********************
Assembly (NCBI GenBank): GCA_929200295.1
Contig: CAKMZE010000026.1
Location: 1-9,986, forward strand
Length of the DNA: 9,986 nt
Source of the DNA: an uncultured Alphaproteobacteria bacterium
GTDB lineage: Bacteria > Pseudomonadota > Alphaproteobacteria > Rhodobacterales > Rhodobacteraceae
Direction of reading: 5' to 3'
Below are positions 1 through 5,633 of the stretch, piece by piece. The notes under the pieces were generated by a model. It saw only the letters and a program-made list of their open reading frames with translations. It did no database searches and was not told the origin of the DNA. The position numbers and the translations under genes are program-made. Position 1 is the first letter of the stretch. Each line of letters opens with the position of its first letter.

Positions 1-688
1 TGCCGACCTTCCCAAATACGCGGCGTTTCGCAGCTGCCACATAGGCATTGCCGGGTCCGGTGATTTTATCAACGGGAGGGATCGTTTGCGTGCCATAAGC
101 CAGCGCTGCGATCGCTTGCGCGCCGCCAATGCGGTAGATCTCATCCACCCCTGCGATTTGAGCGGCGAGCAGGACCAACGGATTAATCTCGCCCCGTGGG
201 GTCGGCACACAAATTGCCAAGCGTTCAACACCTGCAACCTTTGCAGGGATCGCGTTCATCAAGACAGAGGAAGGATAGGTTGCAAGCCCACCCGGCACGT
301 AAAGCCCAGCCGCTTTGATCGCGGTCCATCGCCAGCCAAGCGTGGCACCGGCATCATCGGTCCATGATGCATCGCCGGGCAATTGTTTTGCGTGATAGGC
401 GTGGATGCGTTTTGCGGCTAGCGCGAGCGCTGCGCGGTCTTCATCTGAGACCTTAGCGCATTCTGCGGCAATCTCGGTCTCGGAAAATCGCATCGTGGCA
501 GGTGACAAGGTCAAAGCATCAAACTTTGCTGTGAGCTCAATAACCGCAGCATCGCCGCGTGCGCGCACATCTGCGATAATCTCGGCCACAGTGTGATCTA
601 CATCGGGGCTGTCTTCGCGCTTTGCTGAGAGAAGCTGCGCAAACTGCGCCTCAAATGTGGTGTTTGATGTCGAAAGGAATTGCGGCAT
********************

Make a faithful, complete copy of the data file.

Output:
Assembly (NCBI GenBank): GCA_929200295.1
Contig: CAKMZE010000026.1
Location: 1-9,986, forward strand
Length of the DNA: 9,986 nt
Source of the DNA: an uncultured Alphaproteobacteria bacterium
GTDB lineage: Bacteria > Pseudomonadota > Alphaproteobacteria > Rhodobacterales > Rhodobacteraceae
Direction of reading: 5' to 3'
Below are positions 1 through 5,633 of the stretch, piece by piece. The notes under the pieces were generated by a model. It saw only the letters and a program-made list of their open reading frames with translations. It did no database searches and was not told the origin of the DNA. The position numbers and the translations under genes are program-made. Position 1 is the first letter of the stretch. Each line of letters opens with the position of its first letter.

Positions 1-688
1 TGCCGACCTTCCCAAATACGCGGCGTTTCGCAGCTGCCACATAGGCATTGCCGGGTCCGGTGATTTTATCAACGGGAGGGATCGTTTGCGTGCCATAAGC
101 CAGCGCTGCGATCGCTTGCGCGCCGCCAATGCGGTAGATCTCATCCACCCCTGCGATTTGAGCGGCGAGCAGGACCAACGGATTAATCTCGCCCCGTGGG
201 GTCGGCACACAAATTGCCAAGCGTTCAACACCTGCAACCTTTGCAGGGATCGCGTTCATCAAGACAGAGGAAGGATAGGTTGCAAGCCCACCCGGCACGT
301 AAAGCCCAGCCGCTTTGATCGCGGTCCATCGCCAGCCAAGCGTGGCACCGGCATCATCGGTCCATGATGCATCGCCGGGCAATTGTTTTGCGTGATAGGC
401 GTGGATGCGTTTTGCGGCTAGCGCGAGCGCTGCGCGGTCTTCATCTGAGACCTTAGCGCATTCTGCGGCAATCTCGGTCTCGGAAAATCGCATCGTGGCA
501 GGTGACAAGGTCAAAGCATCAAACTTTGCTGTGAGCTCAATAACCGCAGCATCGCCGCGTGCGCGCACATCTGCGATAATCTCGGCCACAGTGTGATCTA
601 CATCGGGGCTGTCTTCGCGCTTTGCTGAGAGAAGCTGCGCAAACTGCGCCTCAAATGTGGTGTTTGATGTCGAAAGGAATTGCGGCAT